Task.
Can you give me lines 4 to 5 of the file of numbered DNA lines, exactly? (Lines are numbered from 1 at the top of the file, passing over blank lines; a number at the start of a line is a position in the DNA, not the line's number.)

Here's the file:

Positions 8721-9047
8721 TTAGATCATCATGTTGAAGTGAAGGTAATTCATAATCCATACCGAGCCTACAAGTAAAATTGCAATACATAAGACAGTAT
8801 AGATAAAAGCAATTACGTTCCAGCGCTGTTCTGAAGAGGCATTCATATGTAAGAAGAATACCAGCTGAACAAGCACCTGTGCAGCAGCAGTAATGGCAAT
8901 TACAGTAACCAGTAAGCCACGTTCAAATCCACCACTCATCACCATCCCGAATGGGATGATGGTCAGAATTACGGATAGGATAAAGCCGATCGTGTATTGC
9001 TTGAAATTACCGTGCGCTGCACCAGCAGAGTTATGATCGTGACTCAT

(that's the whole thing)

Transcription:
8901 TACAGTAACCAGTAAGCCACGTTCAAATCCACCACTCATCACCATCCCGAATGGGATGATGGTCAGAATTACGGATAGGATAAAGCCGATCGTGTATTGC
9001 TTGAAATTACCGTGCGCTGCACCAGCAGAGTTATGATCGTGACTCAT